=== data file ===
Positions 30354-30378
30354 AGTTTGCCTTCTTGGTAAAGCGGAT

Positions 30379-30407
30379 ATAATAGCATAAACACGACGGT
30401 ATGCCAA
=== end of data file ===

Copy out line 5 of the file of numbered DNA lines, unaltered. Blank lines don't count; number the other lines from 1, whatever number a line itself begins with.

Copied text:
30401 ATGCCAA